The Politician Turned Conspiracy Theorist

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Andreas von Bülow says he’s never feared for his life. This is despite the fact that he harbors suspicions that the Sept. 11, 2001, attacks were not the work of 19 "suicide Muslims," as he calls them, but rather an ingenious, cold-blooded operation in psychological warfare organized by the United States itself; and despite the fact that he has published this view in book form.

Bülow doesn’t commit himself definitively to the position, but he feels fairly certain that either the Bush administration or other, far more powerful groups operating behind the scenes allowed more than 3,000 people to die in order to construct an unassailable argument supporting geopolitically desirable military operations such as those in Iraq and Afghanistan.

These are astonishing theories on the part of a former German government minister, one who spent 25 years representing the center-left Social Democratic Party (SPD) in Germany’s federal parliament, the Bundestag. He’s not saying his theories necessarily represent what really happened, Bülow explains, he’s simply posing questions. "This is just another way of thinking," he says. But, the former minister adds, it’s a way of thinking that appears quite plausible to its creator.

Others find the theory plausible as well. According to its publisher, Bülow’s book Die CIA und der 11. September (The CIA and September 11) has sold 200,000 copies since it was first released in 2003. A new edition of the book, published in time for the 10-year anniversary of the attacks, includes an extensive afterword which casts doubt on the claim that Osama bin Laden was in fact shot in Pakistan by US Special Forces. The new edition fails, however, to mention that a number of the book’s original claims have long since been refuted. One rather significant detail was the claim that seven of the 19 attackers were still "very much alive," a theory SPIEGEL disproved in 2003.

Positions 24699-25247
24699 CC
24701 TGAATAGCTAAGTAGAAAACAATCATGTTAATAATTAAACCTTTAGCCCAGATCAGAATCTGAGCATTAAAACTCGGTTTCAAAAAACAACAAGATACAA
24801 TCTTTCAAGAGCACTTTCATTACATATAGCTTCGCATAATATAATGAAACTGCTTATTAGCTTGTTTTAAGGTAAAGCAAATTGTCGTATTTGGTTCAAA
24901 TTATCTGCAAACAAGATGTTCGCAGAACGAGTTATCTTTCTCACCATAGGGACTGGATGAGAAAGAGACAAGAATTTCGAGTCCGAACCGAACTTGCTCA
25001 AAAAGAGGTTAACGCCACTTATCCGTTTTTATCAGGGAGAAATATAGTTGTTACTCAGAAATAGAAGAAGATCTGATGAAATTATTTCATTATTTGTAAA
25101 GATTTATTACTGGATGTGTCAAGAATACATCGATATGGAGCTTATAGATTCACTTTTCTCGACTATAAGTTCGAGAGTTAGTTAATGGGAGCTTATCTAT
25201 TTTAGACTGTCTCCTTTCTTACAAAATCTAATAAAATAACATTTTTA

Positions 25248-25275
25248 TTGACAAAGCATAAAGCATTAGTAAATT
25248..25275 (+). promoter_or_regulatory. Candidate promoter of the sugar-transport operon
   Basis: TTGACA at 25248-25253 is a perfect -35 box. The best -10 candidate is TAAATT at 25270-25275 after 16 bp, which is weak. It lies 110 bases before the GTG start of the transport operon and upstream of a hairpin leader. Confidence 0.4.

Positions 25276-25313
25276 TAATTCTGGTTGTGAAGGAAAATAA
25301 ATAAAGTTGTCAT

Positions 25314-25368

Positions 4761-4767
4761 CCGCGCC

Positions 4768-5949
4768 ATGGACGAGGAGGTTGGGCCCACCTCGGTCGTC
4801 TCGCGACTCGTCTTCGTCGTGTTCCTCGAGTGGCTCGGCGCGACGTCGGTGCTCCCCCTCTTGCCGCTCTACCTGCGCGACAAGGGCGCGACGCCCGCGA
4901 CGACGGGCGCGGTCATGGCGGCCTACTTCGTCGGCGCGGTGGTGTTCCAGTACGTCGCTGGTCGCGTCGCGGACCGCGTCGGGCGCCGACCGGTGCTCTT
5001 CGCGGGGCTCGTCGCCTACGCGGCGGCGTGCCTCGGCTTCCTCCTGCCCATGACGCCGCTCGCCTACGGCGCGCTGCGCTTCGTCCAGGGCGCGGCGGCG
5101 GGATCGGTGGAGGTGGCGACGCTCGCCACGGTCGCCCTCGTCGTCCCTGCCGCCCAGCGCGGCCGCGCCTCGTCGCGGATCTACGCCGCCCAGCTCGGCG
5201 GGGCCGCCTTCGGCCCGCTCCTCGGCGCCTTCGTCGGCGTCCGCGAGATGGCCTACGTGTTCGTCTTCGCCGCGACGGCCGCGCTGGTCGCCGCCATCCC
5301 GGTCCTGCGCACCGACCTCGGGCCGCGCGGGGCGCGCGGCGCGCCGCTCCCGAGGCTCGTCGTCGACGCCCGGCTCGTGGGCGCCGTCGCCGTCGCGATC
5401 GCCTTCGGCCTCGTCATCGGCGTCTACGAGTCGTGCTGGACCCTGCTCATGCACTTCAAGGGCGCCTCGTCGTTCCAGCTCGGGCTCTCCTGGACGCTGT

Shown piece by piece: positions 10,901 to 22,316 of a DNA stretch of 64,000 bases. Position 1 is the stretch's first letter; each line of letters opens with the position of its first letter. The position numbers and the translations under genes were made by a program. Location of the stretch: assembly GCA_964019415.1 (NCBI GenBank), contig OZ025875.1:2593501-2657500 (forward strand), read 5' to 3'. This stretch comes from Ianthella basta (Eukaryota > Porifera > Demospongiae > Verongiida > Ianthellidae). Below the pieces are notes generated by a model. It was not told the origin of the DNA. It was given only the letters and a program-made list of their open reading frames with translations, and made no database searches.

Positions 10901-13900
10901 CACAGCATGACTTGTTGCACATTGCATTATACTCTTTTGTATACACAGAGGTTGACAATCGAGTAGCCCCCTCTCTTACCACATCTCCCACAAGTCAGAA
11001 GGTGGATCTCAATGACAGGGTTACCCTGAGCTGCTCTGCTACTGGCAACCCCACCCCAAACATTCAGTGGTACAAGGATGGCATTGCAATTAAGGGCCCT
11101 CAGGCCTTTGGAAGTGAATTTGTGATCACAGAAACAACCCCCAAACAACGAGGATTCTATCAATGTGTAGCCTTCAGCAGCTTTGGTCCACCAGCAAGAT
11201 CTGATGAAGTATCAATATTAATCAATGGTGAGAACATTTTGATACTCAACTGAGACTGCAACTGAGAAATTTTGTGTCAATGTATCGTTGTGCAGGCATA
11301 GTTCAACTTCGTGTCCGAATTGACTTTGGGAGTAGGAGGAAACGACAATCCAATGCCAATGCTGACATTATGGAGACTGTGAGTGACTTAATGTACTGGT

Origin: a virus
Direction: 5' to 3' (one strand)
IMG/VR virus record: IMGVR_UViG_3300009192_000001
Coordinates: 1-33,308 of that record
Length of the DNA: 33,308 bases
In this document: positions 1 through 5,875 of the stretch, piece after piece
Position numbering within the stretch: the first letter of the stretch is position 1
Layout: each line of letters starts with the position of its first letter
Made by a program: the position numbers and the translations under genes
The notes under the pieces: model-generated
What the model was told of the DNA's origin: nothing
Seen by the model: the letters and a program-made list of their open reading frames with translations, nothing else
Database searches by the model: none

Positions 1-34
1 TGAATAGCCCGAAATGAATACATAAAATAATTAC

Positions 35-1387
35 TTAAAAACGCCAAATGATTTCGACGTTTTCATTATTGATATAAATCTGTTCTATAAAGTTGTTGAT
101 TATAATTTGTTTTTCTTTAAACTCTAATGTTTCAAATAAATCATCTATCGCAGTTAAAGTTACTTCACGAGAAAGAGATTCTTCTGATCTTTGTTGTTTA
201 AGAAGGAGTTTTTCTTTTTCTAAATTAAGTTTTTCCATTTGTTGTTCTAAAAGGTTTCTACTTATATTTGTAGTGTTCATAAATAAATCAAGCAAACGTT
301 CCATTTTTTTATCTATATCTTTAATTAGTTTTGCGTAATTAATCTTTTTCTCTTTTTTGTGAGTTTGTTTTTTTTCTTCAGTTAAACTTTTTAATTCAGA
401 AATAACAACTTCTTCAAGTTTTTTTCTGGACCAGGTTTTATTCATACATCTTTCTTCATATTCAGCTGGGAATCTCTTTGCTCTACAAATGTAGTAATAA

A Mainstream Conspiracy Theorist

Ten years after the attacks in New York and Washington, Bülow is now 74, but he looks closer to 60. He and his wife have a charming home south of Bonn, with climbing roses outside and hardwood floors, Oriental rugs and antiques inside. Bülow’s haircut is neat and he wears a button-down shirt with cotton pants. The couple serve their coffee in blue and white porcelain cups.

A grand piano, meant for his wife and the grandchildren, stands in the living room in front of the bookshelf. There are oil paintings and a Picasso engraving on the walls. Bülow himself plays cello in an orchestra and in a string quartet. He provides a mainstream counterpoint to Germany’s other major 9/11 conspiracy theorist, Mathias Bröckers, a former editor at the left-wing daily Die Tageszeitung.

Bröckers, author of 11.9. – zehn Jahre danach: Der Einsturz eines Lügengebäudes (9/11 – Ten Years Later: The Collapse of a Tower of Lies), previously wrote about the beneficial effects of cannabis. Bülow, on the other hand, was a member of parliament, state secretary in the Defense Ministry and even German research minister under Chancellor Helmut Schmidt. Bröckers and Bülow have met and get along well, but Bülow says he doesn’t know much about what else Bröckers does.

Bülow still occasionally sees old fellow party members from the SPD, but says they avoid mentioning "the subject" – his subject – when they meet. Bülow wrote to Peer Steinbrück, who had once worked in Bülow’s department, when Steinbrück became Germany’s finance minister, "but he never answered." Bülow no longer knows any of the current SPD leadership, but then, he says, they have to take care not to be associated with him. "I understand that they have to work together with the US," the former politician says.

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